Exceptions to a claim under a BIT are likely to be covered in the respective BIT. There is a possibility that measures taken to curb COVID-19 could be brought within the ambit of these exceptions, thereby protecting a State against a claim raised under the BIT.
Apart from exceptions contained in the treaty, customary international law sets out certain defences which could be invoked against claims under a BIT. These are codified under the International Law Commission’s Articles on Responsibility of State for Internationally Wrongful Acts (ILC Articles). The ones relevant to COVID-19 measures would be, a) force majeure; b) necessity; c) distress.
While force majeure would be a defence against performance of obligations, distress would be available in situations of protection of an individual’s life. The relevant exception to a BIT claim that could be invoked against the legislative measures, such as suspension of the Code, would be the defence of “necessity”.
As per Article 25 of the ILC Articles, the prerequisite for invocation of the defence of necessity is that: a) this was the only available measure available against an imminent danger; b) and the measures do not impair the obligations towards foreign States. However, the invocation would not hold good if the State invoking the defence was a contributing factor to the ‘situation of necessity’ or the international obligations outweighs the necessity.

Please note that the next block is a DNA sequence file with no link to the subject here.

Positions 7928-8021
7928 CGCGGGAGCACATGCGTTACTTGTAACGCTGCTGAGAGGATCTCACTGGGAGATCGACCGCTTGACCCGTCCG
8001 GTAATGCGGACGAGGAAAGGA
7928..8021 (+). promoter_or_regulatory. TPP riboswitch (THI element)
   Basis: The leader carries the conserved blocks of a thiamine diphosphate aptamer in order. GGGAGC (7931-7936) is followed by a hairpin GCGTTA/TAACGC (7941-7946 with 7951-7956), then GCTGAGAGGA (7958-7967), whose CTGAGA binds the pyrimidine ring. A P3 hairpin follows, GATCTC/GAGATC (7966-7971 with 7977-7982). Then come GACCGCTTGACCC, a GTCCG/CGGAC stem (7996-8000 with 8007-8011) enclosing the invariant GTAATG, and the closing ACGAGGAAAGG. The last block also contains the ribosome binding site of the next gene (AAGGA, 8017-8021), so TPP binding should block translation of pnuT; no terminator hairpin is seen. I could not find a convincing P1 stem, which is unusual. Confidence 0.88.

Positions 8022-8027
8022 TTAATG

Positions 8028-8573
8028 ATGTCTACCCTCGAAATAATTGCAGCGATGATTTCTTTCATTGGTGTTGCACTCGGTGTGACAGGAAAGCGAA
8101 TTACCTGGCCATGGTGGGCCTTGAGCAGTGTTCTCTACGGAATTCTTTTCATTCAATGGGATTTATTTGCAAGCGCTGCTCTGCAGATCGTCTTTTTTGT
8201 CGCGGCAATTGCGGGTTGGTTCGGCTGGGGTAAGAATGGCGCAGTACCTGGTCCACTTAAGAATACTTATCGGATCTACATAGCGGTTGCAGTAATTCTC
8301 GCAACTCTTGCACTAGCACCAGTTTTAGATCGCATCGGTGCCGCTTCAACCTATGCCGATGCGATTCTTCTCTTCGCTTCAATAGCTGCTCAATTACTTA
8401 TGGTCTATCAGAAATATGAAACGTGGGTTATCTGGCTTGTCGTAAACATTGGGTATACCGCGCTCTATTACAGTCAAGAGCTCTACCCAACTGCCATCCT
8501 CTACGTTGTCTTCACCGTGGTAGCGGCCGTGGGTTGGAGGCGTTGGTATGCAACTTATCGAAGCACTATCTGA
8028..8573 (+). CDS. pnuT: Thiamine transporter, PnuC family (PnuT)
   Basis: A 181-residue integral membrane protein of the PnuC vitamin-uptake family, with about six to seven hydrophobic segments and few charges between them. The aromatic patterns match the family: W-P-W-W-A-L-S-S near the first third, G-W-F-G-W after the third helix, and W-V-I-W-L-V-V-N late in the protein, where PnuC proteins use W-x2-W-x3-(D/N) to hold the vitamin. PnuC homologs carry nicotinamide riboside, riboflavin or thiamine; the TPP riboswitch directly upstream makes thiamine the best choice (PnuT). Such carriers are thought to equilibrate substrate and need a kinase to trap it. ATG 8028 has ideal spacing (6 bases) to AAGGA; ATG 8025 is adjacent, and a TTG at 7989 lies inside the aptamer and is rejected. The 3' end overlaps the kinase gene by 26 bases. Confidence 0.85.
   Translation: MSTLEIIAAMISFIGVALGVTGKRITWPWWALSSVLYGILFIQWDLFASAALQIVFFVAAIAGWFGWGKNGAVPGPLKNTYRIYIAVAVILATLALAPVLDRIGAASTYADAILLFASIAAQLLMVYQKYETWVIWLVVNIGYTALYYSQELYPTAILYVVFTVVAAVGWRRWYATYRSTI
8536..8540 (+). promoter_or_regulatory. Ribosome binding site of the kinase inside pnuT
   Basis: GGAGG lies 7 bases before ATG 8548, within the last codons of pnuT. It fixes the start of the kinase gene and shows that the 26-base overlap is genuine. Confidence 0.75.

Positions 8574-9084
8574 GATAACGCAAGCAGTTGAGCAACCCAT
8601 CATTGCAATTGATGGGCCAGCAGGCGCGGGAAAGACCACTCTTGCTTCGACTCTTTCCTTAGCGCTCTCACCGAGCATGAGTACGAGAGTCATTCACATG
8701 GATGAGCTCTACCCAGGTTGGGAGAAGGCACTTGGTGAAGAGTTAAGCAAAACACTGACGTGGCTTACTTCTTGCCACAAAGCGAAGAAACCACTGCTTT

Two decisions rendered during the Argentina economic crisis presumes significance. First, in National Grid v. Argentina, the Tribunal held that the measures taken by Argentina amounted to a breach of the FET clause. The Tribunal observed that Argentina had failed to honour the assurances relied upon by National Grid prior to making its investment and had fundamentally changed the legal framework relied upon by National Grid at the time of making its investment.